This month’s release highlights from the Naxos Music Group include Stefan Herheim’s staging of Gian Carlo Menotti’s opera Amahl and the Night Visitors; Francesco Cavalli’s opera Il Xerse presented by the Orchestra Barocca Modo Antiquo under Federico Maria Sardelli; Francesco La Vecchia and the Orchestra Sinfonica di Roma presenting Giovanni Sgambati’s Piano Concerto in G minor, together with pianist Massimiliano Damerini; Vol. 4 in Johannes Brahm’s Complete Songs series presented by pianist Ulrich Eisenlohr, soprano Alina Wunderlin and tenor Kieran Carrel, and more. Klaus Heymann, founding chairman of Naxos, puts the spotlight on his personal picks.
First performed in 1951, Menotti’s Amahl and the Night Visitors was the first opera specifically composed for television. Subsequent commercial audiovisual recordings of the work, however, are thin on the ground, so the release of this splendid new production will certainly chime with its seasonal popularity as a Christmas treat. It relates the magical story of Amahl, a disabled boy who befriends the Three Kings when they stop at his house on their journey to see the new-born Jesus. This is a recording of a new production by Stefan Herheim for Vienna’s Theater an der Wien; it’s sung in German with subtitles in German, English, Japanese and Korean. With musical direction in the hands of the widely experienced Norwegian conductor, Magnus Loddgard, Bachtrack gave a resounding thumbs-up to the performance: ‘There was magic aplenty in director Stefan Herheim’s bold recontextualization of the tale, magically and skilfully done ... Musically there is not a complaint to be had [and] the Wiener Symphoniker played beautifully … I certainly was not expecting to be brought to tears during a 50-minute children’s holiday opera.’
Also available on Blu-ray Video (NBD0175V)
Francesco Cavalli succeeded Monteverdi as the most influential opera composer in Venice during the mid-17th century. His Il Xerse is an example of commedia dell’arte theatre that creates an exotic world to inspire awe in its audiences, the whole enhanced by music that conveys an avalanche of emotions. This release is the audio version of the DVD recording released earlier this year on the Dynamic label (37983/57983) that represented the first performance in the new Bärenreiter critical edition of the work. Collectors should also note that there are very few alternative recordings that can compete with this production and its strong cast of singers, which is led by countertenor Carlo Vistoli (Xerse), who has worked closely with conductors such as William Christie and John Eliot Gardiner. Federico Maria Sardelli conducts his Modo Antiquo, one of the best early music ensembles on the international scene; both are making their debut appearance on the Naxos label with this release.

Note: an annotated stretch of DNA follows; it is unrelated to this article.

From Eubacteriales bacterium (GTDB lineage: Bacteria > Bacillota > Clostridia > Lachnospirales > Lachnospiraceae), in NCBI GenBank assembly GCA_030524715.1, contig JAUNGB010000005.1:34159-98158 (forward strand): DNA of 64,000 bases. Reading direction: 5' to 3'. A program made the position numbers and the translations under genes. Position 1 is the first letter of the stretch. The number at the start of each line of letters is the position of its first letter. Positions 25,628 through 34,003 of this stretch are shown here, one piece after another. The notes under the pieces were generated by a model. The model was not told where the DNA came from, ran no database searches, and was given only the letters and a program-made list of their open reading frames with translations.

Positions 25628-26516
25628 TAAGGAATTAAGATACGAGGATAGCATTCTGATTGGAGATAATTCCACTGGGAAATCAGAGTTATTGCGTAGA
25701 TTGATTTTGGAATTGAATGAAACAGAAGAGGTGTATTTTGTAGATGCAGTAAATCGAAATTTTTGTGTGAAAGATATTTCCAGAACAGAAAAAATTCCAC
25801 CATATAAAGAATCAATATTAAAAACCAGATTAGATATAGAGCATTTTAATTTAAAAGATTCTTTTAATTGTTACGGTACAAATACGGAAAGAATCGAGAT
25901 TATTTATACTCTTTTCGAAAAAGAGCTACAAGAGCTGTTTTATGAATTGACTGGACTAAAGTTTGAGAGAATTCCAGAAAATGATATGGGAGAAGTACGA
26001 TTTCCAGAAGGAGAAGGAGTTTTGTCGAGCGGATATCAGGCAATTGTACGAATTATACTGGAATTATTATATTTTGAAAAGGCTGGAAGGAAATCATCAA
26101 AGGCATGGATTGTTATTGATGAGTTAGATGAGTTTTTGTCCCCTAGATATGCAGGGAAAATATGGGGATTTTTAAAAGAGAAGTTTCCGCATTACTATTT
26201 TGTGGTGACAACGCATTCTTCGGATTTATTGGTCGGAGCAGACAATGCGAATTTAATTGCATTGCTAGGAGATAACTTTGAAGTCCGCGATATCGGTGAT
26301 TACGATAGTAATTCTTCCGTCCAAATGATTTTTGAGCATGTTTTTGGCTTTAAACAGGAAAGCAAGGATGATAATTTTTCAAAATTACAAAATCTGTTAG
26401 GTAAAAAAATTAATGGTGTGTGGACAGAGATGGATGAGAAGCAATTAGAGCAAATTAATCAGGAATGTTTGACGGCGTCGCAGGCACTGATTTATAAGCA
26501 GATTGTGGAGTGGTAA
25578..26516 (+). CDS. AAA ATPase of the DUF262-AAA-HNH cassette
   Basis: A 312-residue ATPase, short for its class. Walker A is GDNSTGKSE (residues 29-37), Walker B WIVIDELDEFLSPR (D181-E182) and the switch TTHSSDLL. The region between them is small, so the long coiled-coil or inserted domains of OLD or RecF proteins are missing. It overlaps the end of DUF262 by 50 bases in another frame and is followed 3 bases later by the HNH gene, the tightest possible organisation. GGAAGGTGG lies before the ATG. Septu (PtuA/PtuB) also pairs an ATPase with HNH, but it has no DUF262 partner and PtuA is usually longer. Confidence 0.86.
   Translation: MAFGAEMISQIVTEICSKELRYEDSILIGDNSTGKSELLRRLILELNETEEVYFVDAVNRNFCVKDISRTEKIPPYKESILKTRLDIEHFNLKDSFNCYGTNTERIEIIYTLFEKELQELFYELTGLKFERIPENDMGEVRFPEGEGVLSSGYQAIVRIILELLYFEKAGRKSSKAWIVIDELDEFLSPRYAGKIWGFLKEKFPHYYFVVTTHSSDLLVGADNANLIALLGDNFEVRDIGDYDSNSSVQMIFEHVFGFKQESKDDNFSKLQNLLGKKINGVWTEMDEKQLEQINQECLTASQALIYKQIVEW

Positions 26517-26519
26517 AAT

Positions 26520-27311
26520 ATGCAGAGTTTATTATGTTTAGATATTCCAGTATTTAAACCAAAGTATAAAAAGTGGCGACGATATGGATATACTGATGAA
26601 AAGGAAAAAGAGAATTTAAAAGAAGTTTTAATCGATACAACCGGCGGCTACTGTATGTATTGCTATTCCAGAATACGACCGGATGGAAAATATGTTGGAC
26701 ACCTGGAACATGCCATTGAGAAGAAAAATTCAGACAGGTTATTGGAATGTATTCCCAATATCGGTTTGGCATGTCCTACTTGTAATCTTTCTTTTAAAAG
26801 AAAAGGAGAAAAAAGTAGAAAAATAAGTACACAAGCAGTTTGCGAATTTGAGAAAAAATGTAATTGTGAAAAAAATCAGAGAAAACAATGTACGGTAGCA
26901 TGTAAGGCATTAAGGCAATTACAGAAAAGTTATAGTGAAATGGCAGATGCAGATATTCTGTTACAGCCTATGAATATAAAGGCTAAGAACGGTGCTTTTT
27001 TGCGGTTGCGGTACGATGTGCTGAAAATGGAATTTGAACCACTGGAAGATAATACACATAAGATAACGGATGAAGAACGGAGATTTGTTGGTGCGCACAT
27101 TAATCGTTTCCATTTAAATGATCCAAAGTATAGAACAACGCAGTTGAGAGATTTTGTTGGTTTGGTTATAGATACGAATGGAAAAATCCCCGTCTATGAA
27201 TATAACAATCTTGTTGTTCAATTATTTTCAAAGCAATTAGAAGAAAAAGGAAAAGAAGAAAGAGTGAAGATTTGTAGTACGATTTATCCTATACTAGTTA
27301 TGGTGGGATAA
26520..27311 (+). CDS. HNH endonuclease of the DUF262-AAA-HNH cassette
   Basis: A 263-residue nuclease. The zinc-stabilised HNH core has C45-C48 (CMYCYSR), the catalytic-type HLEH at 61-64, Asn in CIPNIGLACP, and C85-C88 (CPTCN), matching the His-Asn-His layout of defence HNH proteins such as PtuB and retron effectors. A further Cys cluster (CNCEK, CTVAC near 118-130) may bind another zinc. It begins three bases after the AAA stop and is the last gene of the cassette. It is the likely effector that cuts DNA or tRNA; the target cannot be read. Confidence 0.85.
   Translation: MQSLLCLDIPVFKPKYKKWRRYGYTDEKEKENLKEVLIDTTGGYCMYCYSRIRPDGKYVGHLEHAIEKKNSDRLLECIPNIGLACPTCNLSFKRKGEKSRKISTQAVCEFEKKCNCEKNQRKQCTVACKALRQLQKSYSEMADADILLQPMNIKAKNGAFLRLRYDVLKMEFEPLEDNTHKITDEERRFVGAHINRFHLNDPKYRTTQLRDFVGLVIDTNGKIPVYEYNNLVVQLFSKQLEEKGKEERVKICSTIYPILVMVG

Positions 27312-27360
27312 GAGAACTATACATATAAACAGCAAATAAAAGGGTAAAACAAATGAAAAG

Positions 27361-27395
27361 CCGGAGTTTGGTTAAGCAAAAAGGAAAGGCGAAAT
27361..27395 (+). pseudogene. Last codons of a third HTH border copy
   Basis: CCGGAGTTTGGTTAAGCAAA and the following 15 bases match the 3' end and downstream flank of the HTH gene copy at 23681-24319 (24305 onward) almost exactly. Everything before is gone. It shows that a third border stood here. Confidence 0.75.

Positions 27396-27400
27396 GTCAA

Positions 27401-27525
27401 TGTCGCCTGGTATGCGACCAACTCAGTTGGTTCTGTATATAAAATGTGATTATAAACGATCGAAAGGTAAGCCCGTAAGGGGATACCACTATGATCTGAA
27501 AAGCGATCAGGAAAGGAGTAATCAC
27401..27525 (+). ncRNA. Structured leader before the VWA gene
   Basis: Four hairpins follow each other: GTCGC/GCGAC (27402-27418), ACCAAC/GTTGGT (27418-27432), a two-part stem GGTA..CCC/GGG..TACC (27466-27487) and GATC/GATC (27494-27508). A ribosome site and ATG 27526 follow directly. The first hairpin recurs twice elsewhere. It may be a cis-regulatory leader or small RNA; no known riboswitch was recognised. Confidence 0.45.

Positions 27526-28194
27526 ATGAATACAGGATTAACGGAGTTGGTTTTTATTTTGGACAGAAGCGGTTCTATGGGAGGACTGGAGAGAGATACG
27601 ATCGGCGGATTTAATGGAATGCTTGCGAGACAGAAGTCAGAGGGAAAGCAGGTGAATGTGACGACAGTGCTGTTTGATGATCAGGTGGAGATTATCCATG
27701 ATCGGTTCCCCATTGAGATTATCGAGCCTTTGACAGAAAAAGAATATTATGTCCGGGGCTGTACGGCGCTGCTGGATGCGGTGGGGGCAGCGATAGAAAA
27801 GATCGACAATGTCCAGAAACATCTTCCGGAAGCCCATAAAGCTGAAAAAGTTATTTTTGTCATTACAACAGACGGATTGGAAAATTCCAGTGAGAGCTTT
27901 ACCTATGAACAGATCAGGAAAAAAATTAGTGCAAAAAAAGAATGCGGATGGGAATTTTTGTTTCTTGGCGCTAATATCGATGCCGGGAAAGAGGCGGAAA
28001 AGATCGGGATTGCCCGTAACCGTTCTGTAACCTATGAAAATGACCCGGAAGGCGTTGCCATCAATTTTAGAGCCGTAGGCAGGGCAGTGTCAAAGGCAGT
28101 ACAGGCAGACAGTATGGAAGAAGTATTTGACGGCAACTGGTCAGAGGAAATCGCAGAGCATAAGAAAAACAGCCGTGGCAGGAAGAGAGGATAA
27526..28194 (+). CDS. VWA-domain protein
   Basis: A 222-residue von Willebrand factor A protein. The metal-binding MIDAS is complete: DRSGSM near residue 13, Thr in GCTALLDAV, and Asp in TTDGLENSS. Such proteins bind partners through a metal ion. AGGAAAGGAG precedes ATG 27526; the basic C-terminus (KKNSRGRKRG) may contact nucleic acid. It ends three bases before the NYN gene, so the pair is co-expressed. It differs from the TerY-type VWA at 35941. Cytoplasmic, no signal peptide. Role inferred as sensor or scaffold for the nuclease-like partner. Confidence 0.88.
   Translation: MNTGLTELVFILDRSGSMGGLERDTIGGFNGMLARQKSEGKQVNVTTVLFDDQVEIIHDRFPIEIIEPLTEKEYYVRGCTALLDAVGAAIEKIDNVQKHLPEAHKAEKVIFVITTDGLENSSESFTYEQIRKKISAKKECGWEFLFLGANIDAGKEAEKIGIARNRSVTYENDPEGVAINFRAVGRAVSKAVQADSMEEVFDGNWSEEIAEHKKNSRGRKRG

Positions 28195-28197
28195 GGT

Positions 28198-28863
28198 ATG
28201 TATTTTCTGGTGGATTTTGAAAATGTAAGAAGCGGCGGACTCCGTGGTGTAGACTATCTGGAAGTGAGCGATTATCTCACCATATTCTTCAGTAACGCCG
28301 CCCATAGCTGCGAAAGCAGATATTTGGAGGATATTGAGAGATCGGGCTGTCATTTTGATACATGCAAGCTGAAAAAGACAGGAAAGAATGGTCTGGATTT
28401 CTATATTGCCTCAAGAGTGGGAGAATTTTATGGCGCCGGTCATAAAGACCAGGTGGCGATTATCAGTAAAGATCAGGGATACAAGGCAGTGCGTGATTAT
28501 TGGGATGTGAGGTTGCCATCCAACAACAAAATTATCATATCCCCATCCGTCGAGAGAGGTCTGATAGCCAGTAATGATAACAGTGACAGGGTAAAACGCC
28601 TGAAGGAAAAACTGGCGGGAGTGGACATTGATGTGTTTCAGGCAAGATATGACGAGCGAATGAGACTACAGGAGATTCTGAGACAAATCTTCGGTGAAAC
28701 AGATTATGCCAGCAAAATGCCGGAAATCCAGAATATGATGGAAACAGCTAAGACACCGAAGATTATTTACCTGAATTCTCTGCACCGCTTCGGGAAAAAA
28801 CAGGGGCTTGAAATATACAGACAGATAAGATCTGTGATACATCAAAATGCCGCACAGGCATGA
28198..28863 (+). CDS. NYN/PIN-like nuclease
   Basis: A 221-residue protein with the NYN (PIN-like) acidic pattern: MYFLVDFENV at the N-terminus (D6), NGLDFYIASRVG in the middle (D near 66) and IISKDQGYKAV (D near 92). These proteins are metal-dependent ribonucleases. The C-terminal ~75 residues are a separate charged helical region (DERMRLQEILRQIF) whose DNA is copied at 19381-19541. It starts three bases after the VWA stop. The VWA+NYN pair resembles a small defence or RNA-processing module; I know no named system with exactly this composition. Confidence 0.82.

Giovanni Sgambati may be an unfamiliar name to many reading this newsletter, but he’s undoubtedly deserving of a wider audience. As a leading composer in the revival of Italian orchestral music during the late 19th century, Sgambati was both admired by Wagner and a favourite student of Liszt. He proved to be pivotal in emancipating Italy’s music from the dominance of bel canto opera, and this programme will serve as an excellent introduction for newcomers to his style and output. The main item is the Piano Concerto in G minor, a stirring and inventive work that signalled a new beginning for Italian piano music on the international stage. Our recording of Sgambati's Symphony No.1 (8.573007) featured the same conductor and orchestra as on this new release: ‘These performances by Francesco La Vecchia and the Symphony Orchestra of Rome are nothing short of magnificent and are guaranteed to stimulate the appetite of anyone who acquires this [disc] for more Sgambati. It’s urgently recommended to all.’ (Fanfare)
The programme on this fourth volume in our edition of Brahms’ Complete Songs features both the exuberance of the composer’s early output in the genre and the more melancholy mood of his later sets. The two singers are Alina Wunderlin (‘a wonderfully pure-voiced soprano’, Classical Explorer on Vol. 3, 8.574346) and tenor Kieran Carrel, whose ‘voice as clear and sweet as an Austrian Eiswein’ was noted by The Spectator at his Wigmore Hall recital with pianist András Schiff. While different singers are featured across the volumes, pianist and renowned Lieder accompanist Ulrich Eisenlohr is the constant thread: ‘Eisenlohr is a sympathetic and observant partner, rhythmically firm yet supple, with a natural feeling for Brahmsian rubato.’ (Gramophone on Vol. 1, 8.574268) The even better news is that Vol. 5 is following very shortly!